06 Aug External Frequency Reference for Microwave applications
Last Updated on August 7, 2023
Stable 10 Mhz external frequency reference for microwave applications
The new kid is on the block, I’m referring to the new IC-905, prompted me to externally lock my Kuhne 5.7 GHz and 10 GHz transverters. The built-in local oscillator in these Kuhne devices claims stability of 0.5 ppm, that’s half a part per million. But what does that mean? Parts per million (or parts per billion) indicates how much a frequency may deviate from the nominal value.
In a recent presentation, I spoke about the stability of the Kuhne transverters Vs that of the IC-905. Out of the box, the 905 has a built-in GPS receiver used for frequency stability. As you can see by the slide, the frequency variation for a local oscillator with 0.5 ppm stability is 5 Hz. In comparison the 905 claims 65 ppb which equates to variations of around 0.65 Hz.
Apart from aiding in frequency stability, another benefit of externally locking a transverter is improving the usability of Q65 digital signals. Q65 is designed for “making reliable QSOs under weak-signal conditions” according to the WSJT-X user guide.
Frequency stability represents the variation of the output frequency of an oscillator due to external conditions like temperature variation, voltage variation, output load variation, and frequency aging. Frequency stability is typically expressed in parts per million (ppm) or parts per billion (ppb) which can be represented in the form of frequency (usually in Hz).
GPSDO, TCXO or OCXO?
A temperature controlled crystal oscillator (TCXO) or an oven controlled crystal oscillator (OCXO) will drift over time. They are designed to protect the quartz crystal from external temperature changes. External temperature changes can cause the quartz crystal to drift off its desired center frequency. Adjustments are required to keep them on frequency.
High power consumption is one of the major disadvantages of OCXOs – especially when starting cold. This disadvantage typically makes OCXOs not a very suitable option for battery applications. OCXOs require a significant warm-up time of a few minutes before reaching it’s specified temperature range after powering on. This is unlike XOs and TCXOs that can instantly reach their specified frequency stability on start-up.
Temperature controlled crystal oscillators (TCXOs) are similar to OCXOs but there are also many differences. The basic building block for a TCXO is a VCXO with approximately ±50 ppm deviation range and a temperature-sensitive network. This network applies a voltage to the varactor diode that corrects the frequency of the VCXO at any temperature within the operating temperature range. Typical temperature stabilities achieved from TCXOs would be from ±0.20 ppm to ±2.0 ppm.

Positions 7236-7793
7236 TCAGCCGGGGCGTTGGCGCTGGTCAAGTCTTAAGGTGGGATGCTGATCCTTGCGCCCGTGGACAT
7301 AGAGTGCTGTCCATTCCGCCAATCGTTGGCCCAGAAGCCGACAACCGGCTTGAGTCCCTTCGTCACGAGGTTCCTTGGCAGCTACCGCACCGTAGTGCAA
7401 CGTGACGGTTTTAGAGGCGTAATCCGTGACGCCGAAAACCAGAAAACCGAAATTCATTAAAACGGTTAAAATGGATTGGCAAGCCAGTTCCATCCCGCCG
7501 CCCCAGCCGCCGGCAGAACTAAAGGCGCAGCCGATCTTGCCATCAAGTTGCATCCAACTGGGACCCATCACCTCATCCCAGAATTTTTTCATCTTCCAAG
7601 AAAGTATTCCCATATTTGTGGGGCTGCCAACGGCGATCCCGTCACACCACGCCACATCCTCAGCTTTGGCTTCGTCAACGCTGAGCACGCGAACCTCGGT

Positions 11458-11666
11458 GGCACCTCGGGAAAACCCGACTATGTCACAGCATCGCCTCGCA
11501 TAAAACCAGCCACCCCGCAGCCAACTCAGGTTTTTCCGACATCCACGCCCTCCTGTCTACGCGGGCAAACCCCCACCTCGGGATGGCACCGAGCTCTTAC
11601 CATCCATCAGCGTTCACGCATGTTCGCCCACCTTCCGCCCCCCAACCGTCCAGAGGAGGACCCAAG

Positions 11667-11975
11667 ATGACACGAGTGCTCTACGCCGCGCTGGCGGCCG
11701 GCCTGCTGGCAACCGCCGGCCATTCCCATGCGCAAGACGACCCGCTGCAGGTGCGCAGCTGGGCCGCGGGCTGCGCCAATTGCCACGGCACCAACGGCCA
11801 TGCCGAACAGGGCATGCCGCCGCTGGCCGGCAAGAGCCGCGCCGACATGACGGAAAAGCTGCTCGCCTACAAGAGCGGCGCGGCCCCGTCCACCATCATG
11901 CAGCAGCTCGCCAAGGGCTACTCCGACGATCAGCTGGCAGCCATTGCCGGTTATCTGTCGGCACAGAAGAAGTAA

The GPS system is designed to keep an incredibly accurate time and has perfect stability long term. A GPSDO combines the best of both worlds. It uses a base oscillator with good short-term stability (a TCXO) and then uses a GPS to adjust it over time or keep it on frequency. With a GPSDO you have excellent short and long-term stability. The 10MHz output of the GPSDO is used as a transverter reference ensuring it’s always on frequency.
GPSDOs in the Amateur Radio world
Up until the release of the Icom IC-905, the frequency stability of voice communications on the microwave bands was allowed a little bit of drift. After all, the IC-705 introduce a waterfall feature that allowed ops to “see” where others were on the bands. Tuning was then a manual thing!
Those of us who are keen to work over greater distances are drawn to the Q65 mode if voice fails. This digital mode requires frequency stability. GPS signals are accurate to nanoseconds and provide a good reference for frequency stability applications. The stability of your station is only as good as the stability of the LO.
GPS-locked External Frequency Reference for Microwave application is cheap compared to the price of the gear.
I’ve invested in several GPSDOs in recent times from Trimble devices to BG7TBL devices. All have worked well when it comes to locking transverters. A recent test with a 905 user found that with a GPSDO locked 5.7 GHz transverter and an old IC-275A – yes a 20+ year-old radio, my 5760.1 matched his 5760.1 almost to the Hz. When I removed the 10MHz external reference my transverter move 3kHz up the band.
Working stations that use TCXOs or OCXOs can give your RIT a workout. If there are multiple stations on the frequency it can make for interesting times. Try not to move your TX frequency and let the RIT do the work.
Stability of IF radios
Two of the most common IF radios used by microwave operators are the IC-705 and the FT-817 / FT-818 radios. Both of these radios claim stability of less than 0.5 ppm according to their specifications. The frequency stability of the IF radio is naturally important, but the transverter stability more so.
Neither the IC-705 nor the FT817/818 radios have an easy-to-access way to supply an external reference. If you’re using an IC-705, it’s local oscillator can be manually adjusted if you have a GPS locked beacon in range.
Any external frequency reference for microwave operation is a good idea. GPSDOs are a really good option.